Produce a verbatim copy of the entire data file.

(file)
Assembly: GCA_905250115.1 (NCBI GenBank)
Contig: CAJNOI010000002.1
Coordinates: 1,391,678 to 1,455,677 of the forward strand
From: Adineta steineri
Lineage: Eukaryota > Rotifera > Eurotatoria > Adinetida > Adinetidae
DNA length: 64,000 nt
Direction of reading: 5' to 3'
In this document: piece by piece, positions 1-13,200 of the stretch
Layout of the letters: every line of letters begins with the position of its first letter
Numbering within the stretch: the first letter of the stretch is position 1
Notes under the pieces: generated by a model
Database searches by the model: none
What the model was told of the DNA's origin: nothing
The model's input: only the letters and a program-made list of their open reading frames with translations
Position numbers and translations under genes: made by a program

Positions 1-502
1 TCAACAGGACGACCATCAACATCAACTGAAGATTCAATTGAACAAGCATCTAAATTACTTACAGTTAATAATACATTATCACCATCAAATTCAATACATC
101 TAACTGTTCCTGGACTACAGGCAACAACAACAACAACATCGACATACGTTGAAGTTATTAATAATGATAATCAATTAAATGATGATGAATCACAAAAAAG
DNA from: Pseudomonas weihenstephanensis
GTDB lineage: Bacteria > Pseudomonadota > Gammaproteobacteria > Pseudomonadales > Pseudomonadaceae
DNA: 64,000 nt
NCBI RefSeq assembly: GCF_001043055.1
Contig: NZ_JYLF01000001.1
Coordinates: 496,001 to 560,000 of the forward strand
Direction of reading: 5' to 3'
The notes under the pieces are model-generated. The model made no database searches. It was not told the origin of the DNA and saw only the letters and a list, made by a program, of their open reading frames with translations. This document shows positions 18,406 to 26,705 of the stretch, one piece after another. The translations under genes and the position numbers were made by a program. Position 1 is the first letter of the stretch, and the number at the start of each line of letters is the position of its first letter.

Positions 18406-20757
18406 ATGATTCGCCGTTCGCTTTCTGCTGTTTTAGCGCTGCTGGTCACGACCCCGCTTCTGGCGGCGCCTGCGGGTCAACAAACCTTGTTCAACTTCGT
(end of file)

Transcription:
Assembly: GCA_905250115.1 (NCBI GenBank)
Contig: CAJNOI010000002.1
Coordinates: 1,391,678 to 1,455,677 of the forward strand
From: Adineta steineri
Lineage: Eukaryota > Rotifera > Eurotatoria > Adinetida > Adinetidae
DNA length: 64,000 nt
Direction of reading: 5' to 3'
In this document: piece by piece, positions 1-13,200 of the stretch
Layout of the letters: every line of letters begins with the position of its first letter
Numbering within the stretch: the first letter of the stretch is position 1
Notes under the pieces: generated by a model
Database searches by the model: none
What the model was told of the DNA's origin: nothing
The model's input: only the letters and a program-made list of their open reading frames with translations
Position numbers and translations under genes: made by a program

Positions 1-502
1 TCAACAGGACGACCATCAACATCAACTGAAGATTCAATTGAACAAGCATCTAAATTACTTACAGTTAATAATACATTATCACCATCAAATTCAATACATC
101 TAACTGTTCCTGGACTACAGGCAACAACAACAACAACATCGACATACGTTGAAGTTATTAATAATGATAATCAATTAAATGATGATGAATCACAAAAAAG
DNA from: Pseudomonas weihenstephanensis
GTDB lineage: Bacteria > Pseudomonadota > Gammaproteobacteria > Pseudomonadales > Pseudomonadaceae
DNA: 64,000 nt
NCBI RefSeq assembly: GCF_001043055.1
Contig: NZ_JYLF01000001.1
Coordinates: 496,001 to 560,000 of the forward strand
Direction of reading: 5' to 3'
The notes under the pieces are model-generated. The model made no database searches. It was not told the origin of the DNA and saw only the letters and a list, made by a program, of their open reading frames with translations. This document shows positions 18,406 to 26,705 of the stretch, one piece after another. The translations under genes and the position numbers were made by a program. Position 1 is the first letter of the stretch, and the number at the start of each line of letters is the position of its first letter.

Positions 18406-20757
18406 ATGATTCGCCGTTCGCTTTCTGCTGTTTTAGCGCTGCTGGTCACGACCCCGCTTCTGGCGGCGCCTGCGGGTCAACAAACCTTGTTCAACTTCGT